“Whether we need to evacuate the artifacts is subject to the commander-in-chief if there is a war. That said, the museum needs to prepare itself now, so that we can act immediately if we receive such orders,” museum officials said.
The museum would not disclose where the evacuated items would be stored, or how they would be transported there.
Surviving two wars
Taiwan’s National Palace Museum is renowned for its vast collection of artifacts once housed at the Palace Museum in Beijing’s Forbidden City – treasures that have already survived two wars.
In the early 1930s, amid the prospect of a Japanese invasion of Beijing, the Chinese government moved parts of the imperial collection south to Shanghai and Nanjing. Later that decade, many of the artifacts were transported further inland to various locations in Sichuan province.
Accompanied by a group of dedicated escorts, who faced constant bombing threats, the treasures were taken across the country via trains, trucks, horse carts and boats, being hidden in temples and caves along the way. In 1947, two years after Japan’s surrender to the Allies, the collection was reassembled in Nanjing.
But by that time, the bloody civil war between the then-ruling Kuomintang (KMT) and the insurgent Chinese Communist Party (CCP) had resumed. When defeated KMT forces retreated to Taiwan in 1949, they took with them over 600,000 items from the Palace Museum and other academic institutions – artifacts, artworks, books, maps and government records that would form the backbone of the Taipei museum’s collection.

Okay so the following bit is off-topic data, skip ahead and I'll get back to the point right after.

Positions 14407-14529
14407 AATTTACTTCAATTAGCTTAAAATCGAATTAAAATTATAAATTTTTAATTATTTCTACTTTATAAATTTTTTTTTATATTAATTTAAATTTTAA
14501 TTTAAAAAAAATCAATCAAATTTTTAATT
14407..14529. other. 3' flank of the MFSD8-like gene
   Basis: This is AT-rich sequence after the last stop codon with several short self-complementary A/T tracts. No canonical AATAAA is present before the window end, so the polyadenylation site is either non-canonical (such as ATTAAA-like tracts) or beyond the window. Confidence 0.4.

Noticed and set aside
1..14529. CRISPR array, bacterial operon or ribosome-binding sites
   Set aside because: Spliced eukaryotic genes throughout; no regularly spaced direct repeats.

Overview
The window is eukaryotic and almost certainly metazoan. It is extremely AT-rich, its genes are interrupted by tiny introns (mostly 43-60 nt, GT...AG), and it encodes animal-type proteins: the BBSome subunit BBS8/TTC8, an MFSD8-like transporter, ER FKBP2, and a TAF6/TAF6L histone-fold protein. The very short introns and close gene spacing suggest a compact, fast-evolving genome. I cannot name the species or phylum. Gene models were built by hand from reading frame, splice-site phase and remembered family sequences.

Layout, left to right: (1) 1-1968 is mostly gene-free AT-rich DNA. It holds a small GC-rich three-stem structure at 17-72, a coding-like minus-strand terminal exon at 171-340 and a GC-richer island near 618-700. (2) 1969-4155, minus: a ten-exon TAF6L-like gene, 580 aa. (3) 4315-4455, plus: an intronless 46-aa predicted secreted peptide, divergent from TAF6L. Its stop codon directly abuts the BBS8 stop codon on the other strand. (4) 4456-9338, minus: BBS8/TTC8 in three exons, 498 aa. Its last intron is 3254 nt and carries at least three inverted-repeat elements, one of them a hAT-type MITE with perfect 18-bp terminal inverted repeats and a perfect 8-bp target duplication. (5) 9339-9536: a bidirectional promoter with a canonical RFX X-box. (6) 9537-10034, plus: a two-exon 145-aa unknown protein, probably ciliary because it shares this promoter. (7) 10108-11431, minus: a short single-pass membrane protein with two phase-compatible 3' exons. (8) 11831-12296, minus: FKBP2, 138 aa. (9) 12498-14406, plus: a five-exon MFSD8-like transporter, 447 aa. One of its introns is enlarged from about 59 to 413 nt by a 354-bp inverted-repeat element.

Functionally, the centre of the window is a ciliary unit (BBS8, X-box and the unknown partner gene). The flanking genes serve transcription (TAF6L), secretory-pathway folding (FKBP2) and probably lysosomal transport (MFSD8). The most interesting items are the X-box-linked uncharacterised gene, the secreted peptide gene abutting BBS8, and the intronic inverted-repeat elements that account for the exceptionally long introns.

After storing the items in a former sugar mill and a cave outside the Taiwanese city of Taichung, the KMT dredged tunnels deep into a hill on the outskirts of Taipei for the artifacts’ safekeeping. The National Palace Museum was eventually built at the base of the hill and, after opening in 1965, began exhibiting the collection to the public.
Museum’s political significance
For decades, the museum and its treasures have been imbued with political and national symbolism.
When the KMT retreated to Taiwan, it took what it considered to be the most valuable parts of the Palace Museum’s collection. Possessing these objects positioned the party as the custodian of Chinese culture and strengthened its claim of being China’s legitimate government, according to Hsu Ya-hwei, an art history professor at National Taiwan University.
Hsu added that this position grew more prominent during the Cultural Revolution of the 1960s and 1970s, when large swathes of China’s heritage were destroyed in Mao Zedong’s campaign against the “Four Olds”: old customs, culture, habits and ideas.
“It was during this time that the museum’s collection became very important, because it was the embodiment of Chinese culture,” Hsu said.
In recent decades, the National Palace Museum has expanded its scope beyond China, staging different types of exhibitions and opening a new southern branch, in rural Chiayi county, that showcases the interconnectivity of Asian cultures. But its collection of treasures from the mainland is what has “put Taiwan on the map,” Wu, the museum director, said.
“War has brought these artifacts to Taiwan,” he added. “It falls on us to protect these legacies that are invaluable to human civilizations.”